One of the main buildings in the My Farm/My Stable is the farm house, or, well, in the beginning, the farm cottage. When the player first sets up their My Farm/My Stable after purchasing the game, they receive what is essentially a 1 bedroom cottage. They have a choice over whether or not the cottage is on the ground or is a tree house and what architectural style the cottage is going to be or at least, grow into.
Because as they play through the game and go through quests learning different skills, the player will be able to upgrade and expand their cottage to have more rooms for different crafting skills. They’ll be able to buy or create decorations and plants so that they can choose how their cottage is going to look on the outside.
They will also have the option of decorating their cottage on the inside. This starts when the player gets a room or a cabin at camp. They are allowed to choose from the district’s basic colors and patterns on how to decorate their room. Once they buy the game, they’ll be able to choose from every districts colors, patterns, and mix and match from the different Victorian style wall paper and furniture themes available. And by learning crafting skills, they can make or buy at stores, drag and drop decorations to personalize their home even more.
The cottage begins as a small one bedroom cottage with a bedroom, living room, kitchen, and bath. Your living room may have a small area for whatever your first crafting specialty that you chose at camp. If you chose clothes, there might be a body form and a sewing machine for example.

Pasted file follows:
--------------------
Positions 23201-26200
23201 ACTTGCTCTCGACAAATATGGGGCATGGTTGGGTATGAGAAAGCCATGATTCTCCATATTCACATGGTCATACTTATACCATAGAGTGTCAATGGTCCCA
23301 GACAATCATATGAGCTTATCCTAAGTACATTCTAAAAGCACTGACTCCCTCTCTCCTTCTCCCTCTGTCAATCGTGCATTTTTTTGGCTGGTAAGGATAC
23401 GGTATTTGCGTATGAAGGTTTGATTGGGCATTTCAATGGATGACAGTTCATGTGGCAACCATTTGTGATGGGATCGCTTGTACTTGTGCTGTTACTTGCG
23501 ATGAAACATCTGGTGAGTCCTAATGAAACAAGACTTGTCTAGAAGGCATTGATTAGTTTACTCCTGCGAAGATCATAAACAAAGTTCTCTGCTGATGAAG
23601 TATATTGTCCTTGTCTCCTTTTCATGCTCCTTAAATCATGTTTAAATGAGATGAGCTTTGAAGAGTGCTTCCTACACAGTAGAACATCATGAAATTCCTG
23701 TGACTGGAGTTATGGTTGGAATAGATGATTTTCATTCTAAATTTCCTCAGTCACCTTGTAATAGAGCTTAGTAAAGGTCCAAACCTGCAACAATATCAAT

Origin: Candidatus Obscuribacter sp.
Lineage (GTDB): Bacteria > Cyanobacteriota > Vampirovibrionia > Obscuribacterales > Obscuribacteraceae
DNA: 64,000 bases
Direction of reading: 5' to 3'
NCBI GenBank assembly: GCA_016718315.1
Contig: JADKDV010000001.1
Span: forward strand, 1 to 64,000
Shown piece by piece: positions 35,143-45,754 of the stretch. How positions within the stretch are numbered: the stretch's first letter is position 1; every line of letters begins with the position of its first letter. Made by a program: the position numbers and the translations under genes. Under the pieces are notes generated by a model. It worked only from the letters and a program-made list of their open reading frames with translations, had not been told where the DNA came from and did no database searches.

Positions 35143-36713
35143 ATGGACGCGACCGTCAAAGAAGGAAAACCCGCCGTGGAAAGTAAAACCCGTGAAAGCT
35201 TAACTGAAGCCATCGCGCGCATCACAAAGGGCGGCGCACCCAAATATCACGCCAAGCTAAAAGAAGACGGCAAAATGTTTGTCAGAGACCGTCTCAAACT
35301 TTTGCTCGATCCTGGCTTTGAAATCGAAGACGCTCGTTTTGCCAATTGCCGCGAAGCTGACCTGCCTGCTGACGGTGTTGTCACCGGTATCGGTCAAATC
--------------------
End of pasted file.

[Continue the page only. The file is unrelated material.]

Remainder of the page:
As the player learns more about their skill they’ll be able to add onto the cottage by adding an entire room for the skill. They might want to add a wardrobe room to keep all of their clothes. (Like, they’ll want to add on a display tack room for their horse’s equipment in the stable.) They might want a room for paper crafts and wood working or to put in an art room for their pottery wheel and kiln or glass blowing supplies. Maybe, they’ll want to collect books and have a library. Or they need a case for all their findings in archeology. They might want to upgrade their kitchen so they have better ovens or more than one counter in order to do cooking and baking in one area, but making dyes, paint, and spa products (and other inedible things) on another counter.
One of the most useful rooms in the player’s cottage is their bedroom. The bedroom contains several mechanics of the game that deal with their inventory and game progression; the wardrobe, the vanity, the safe, the computer, the bedside table, and the bed.
The wardrobe is where the player can keep their clothes, hand items outside of pets, and jewelry. The wardrobe will allow them to organize their clothes and to create outfits if they desire. When the player enters the wardrobe, they should be able to see themselves and their clothing inventory. They can either double click on items or drag and drop them to create outfits. There should be an option for them to be able to see their total stats depending on the outfit that they’re wearing.